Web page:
2. As we recognized in Goodsell v. Eagle–Air Estates Homeowners Assn., 249 Or.App. 639, 650, 278 P3d 133, rev den, 352 Or 665 (2012), the duties of an uncom pensated director of a nonprofit corporation are defined by ORS 65.357. That stat ute provides, in relevant part:“(1) A director shall discharge the duties of a director, including the director's duties as a member of a committee:“(a) In good faith;“(b) With the care an ordinarily prudent person in a like position would exercise under similar circumstances; and“(c) In a manner the director reasonably believes to be in the best interests of the corporation.” ORS 65.357(1).Although plaintiff did not cite ORS 65.357 as the source of its breach-of-fiduciary-duty claim in the complaint, defendants did not move to dismiss those claims under ORCP 21. Instead, they pointed out the potential deficiency in pleading in their motion for summary judgment. Although defendants argued at that time that plaintiff's failure to plead the breach-of-fiduciary-duty claim under the statute explicitly warranted dismissal, they did not argue that the specific facts alleged were insufficient to establish a breach of defendants' statutorily defined duties or suggest that any deficiency could not be cured by amending the complaint.In response, plaintiff did not dispute that ORS 65.357 set forth defendants' duties, but argued that it had adequately pleaded violations of those duties. On appeal, defendants again note that the “fiduciary duties” owed to plaintiff are those duties defined by ORS 65.357; however, they do not reiterate their argument that plaintiff's failure to plead its claim under the statute requires dismissal. Accordingly, for purposes of this opinion, we treat plaintiff's claim for breach of fiduciary duty as a claim for breach of the duties defined by ORS 65.357.
3. ORS 65.369 limits the civil liability of “qualified directors,” including the uncompensated directors of certain nonprofit homeowners associations. ORS 65.369(3)(d). That statute provides that “[t]he civil liability of a qualified director for the performance or nonperformance of the director's duties shall be limited to gross negligence or intentional misconduct.” ORS 65.369(1).
4. The parties' summary-judgment evidence presents conflicting versions of the events that resulted in this case. However, because this appeal arises from the trial court's grant of summary judgment to defendants, we state the sub stantive facts in the light most favorable to plaintiff, the nonmoving party. Jones v. General Motors Corp., 325 Or 404, 408, 939 P.2d 608 (1997); Davis v. County of Clackamas, 205 Or.App. 387, 389, 134 P3d 1090, rev den, 341 Or 244 (2006). Because the parties filed cross-motions for summary judgment below, in stating the facts, we consider all evidence “submitted in support of and in opposition to both motions .” Citibank South Dakota v. Santoro, 210 Or.App. 344, 347, 150 P3d 429 (2006), rev den, 342 Or 473 (2007).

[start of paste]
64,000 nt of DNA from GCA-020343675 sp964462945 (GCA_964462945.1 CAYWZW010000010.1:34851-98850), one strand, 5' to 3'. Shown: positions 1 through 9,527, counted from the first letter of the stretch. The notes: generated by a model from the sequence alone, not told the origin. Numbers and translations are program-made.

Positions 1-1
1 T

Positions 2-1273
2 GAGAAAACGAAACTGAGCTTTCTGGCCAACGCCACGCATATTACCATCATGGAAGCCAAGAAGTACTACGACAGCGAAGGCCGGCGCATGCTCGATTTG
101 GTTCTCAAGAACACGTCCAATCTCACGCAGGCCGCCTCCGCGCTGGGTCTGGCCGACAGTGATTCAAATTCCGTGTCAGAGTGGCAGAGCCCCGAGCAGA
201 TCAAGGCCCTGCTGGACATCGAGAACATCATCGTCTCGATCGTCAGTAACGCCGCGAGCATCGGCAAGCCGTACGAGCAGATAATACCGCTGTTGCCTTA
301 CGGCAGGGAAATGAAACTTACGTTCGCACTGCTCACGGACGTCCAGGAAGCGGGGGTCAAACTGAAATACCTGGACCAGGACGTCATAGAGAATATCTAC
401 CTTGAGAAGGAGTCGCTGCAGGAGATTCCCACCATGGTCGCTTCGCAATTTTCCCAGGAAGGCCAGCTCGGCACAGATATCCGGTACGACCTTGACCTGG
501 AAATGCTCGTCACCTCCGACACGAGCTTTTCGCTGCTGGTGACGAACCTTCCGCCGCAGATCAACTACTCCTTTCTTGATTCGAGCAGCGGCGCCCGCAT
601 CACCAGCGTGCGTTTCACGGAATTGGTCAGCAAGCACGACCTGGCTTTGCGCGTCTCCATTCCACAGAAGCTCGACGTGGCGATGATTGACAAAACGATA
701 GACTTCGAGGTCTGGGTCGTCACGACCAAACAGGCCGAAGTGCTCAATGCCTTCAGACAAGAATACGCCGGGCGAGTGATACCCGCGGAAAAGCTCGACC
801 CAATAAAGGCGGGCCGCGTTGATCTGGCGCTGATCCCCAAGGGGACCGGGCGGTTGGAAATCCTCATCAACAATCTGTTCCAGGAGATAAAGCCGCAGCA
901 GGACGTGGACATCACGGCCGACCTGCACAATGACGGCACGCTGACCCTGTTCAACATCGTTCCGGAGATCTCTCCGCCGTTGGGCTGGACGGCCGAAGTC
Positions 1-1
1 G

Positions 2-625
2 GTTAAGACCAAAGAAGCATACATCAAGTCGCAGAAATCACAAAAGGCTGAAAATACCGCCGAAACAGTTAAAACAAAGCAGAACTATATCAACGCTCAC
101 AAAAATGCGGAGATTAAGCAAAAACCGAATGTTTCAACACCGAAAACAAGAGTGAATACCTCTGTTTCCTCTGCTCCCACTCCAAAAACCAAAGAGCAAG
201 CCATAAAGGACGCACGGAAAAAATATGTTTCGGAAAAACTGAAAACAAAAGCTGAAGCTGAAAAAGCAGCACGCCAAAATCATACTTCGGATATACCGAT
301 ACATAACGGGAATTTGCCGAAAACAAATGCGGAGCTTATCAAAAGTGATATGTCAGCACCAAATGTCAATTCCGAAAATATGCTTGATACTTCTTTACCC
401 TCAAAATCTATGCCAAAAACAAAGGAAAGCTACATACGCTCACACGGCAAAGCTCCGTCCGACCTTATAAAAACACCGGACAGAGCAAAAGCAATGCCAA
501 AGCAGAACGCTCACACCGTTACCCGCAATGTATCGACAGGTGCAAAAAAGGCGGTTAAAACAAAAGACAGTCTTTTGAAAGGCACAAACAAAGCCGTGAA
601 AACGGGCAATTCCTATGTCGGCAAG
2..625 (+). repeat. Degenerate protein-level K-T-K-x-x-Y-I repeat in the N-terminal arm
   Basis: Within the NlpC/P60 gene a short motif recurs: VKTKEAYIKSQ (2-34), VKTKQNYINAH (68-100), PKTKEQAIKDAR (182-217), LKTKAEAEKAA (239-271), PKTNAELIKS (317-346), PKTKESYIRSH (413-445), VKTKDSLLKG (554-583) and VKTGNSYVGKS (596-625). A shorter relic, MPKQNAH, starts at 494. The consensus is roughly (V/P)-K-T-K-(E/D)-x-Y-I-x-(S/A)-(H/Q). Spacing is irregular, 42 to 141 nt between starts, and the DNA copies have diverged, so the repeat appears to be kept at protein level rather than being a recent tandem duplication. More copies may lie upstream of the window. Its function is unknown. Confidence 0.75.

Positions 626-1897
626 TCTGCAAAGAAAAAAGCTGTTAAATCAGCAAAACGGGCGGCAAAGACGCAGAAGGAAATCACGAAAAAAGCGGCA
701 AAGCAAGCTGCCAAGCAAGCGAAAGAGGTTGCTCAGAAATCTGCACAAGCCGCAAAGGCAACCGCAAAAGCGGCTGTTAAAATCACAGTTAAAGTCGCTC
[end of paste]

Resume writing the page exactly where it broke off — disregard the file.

5. Hix had a 50 percent ownership interest in High Desert Development.
6. Pronghorn Development was owned entirely by High Desert Development before July 2005. After that date, Morgan Stanley became an equity investor with a 50 percent ownership interest in Pronghorn Development.
7. The initial board also included Brian LaGrange, who is not named as a defendant in this action.
8. Article XVI(1) of the Declaration provides that the document may be amended only with (1) notice of the subject matter of the proposed amendment included in the notice of any meeting at which the proposed amendment is to be considered, (2) a resolution for the adoption of the proposed amendment contained in the notice, and (3) adoption of the resolution with the assent of 75 percent of the total voting interests of the nondeclarant owners and the approval of the declarant.
9. A provision of the Oregon Condominium Act, ORS 100.175(7)(a), provides that generally “the reserve account is to be used only for the purposes for which reserves have been established and is to be kept separate from other funds.”
10. Article VIII(3)(b) of the bylaws provides, in full:“The Board shall not expend funds designated as reserve funds for any purpose other than repair, restoration, replacement, or maintenance of, or litigation involving the repair, restoration, replacement, or maintenance of, major components of the Condominium Property or Association Property which the Association is obligat[ed] to repair, restore, replace, or maintain and for which the reserve fund was established. The Board may authorize the temporary transfer of money from a reserve fund to the Association's operating fund to meet short-term cash-flow requirements or other expenses, provided the Board has made a written finding, recorded in the Board's minutes, explaining the reasons that the transfer is needed, and describing when and how the money will be repaid to the reserve fund. The transferred funds shall be restored to the reserve fund within one (1) year of the date of the initial transfer, except that the Board may, upon making a finding supported by documentation that a temporary delay would be in the best interests of the Owners, temporarily delay the restoration. The Board shall exercise prudent fiscal management in maintaining the integrity of the reserve account, and shall, if necessary, levy a special assessment to recover the full amount of the expended funds within the time limits required by this Section.”
11. Besides serving on the Res Club board of directors, Hix, Denney, Walley, and Fulgham each also served on the boards of the three other homeowners associations at the resort: the Residences Condominiums at Pronghorn (for traditional condominiums), the Villas at Pronghorn (for townhomes), and the Pronghorn Community Association, Inc. (for single-family homes).